• Financial losses due to money being spent to feed one partner’s addiction

Increased conflicts

The distress caused by one partner’s substance use disorder can lead to more arguments about the issue, which then propels a vicious cycle in which the addict or alcoholic uses to escape the conflict their addiction has caused.  This can become a downward spiral of continued conflict and followed by unhealthy coping behaviors like drinking and getting high. Being married to an addict can lead to a great deal of uncertainty and guilt. Spouses may want to help, but they don’t always know to deal with an alcoholic spouse or drug addict. Though you want to know how to deal with a husband, addiction often gets in the way of healthy communication.

Intimate partner violence

The evidence supports a link between negative consequences in intimate relationships and drug and alcohol abuse. For instance, a 2000 study found that in relationships where one partner drinks significantly more than the other, there was a greater likelihood of relational distress and incidents of physical violence. Another longitudinal study that followed couples during the early years of marriage found greater marital dissatisfaction in relationships where one partner was a heavy drinker.  Similar results were found in marriages where one partner used illicit drugs. A 2007 longitudinal study examining couples’ relationships during the first four years of marriage found lower rates of marital satisfaction in pairs when one member used or abused illicit drugs.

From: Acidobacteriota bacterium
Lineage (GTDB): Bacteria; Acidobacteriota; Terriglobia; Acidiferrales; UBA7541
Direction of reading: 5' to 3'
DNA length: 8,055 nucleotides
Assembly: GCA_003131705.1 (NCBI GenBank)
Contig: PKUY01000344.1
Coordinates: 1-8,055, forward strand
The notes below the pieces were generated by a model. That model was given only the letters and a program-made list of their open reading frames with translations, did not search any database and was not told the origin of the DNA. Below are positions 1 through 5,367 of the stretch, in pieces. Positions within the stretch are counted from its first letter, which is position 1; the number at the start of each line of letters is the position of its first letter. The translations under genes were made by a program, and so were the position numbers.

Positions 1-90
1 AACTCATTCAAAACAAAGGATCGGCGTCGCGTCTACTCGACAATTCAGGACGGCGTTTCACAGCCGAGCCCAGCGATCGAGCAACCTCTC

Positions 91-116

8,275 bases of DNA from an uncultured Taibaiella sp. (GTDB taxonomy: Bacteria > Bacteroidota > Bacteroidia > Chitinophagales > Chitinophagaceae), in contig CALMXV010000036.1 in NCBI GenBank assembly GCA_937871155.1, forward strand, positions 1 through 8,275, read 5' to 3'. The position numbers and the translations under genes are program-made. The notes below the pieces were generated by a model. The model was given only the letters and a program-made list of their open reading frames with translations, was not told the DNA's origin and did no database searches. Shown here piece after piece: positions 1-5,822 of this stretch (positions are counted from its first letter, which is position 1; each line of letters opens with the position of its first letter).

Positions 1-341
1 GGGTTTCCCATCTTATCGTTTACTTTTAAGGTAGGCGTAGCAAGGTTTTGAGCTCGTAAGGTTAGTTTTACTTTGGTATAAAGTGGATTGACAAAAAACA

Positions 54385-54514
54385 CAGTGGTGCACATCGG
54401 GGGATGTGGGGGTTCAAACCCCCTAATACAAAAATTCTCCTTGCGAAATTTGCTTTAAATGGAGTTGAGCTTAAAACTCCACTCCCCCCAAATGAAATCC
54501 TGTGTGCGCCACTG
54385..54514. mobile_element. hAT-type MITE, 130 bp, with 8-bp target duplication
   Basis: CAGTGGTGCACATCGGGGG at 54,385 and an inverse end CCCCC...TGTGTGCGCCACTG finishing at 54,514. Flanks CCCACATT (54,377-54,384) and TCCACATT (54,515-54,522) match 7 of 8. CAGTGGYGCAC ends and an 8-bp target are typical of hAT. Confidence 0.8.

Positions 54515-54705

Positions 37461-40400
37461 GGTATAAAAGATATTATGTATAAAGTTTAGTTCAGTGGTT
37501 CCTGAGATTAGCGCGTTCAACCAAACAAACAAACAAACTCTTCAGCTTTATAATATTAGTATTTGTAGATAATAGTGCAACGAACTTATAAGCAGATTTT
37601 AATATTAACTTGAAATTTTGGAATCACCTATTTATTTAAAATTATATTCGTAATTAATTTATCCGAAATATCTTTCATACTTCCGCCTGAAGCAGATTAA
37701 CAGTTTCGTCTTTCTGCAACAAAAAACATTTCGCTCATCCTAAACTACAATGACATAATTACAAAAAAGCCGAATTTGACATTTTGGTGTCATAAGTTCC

The costs of addiction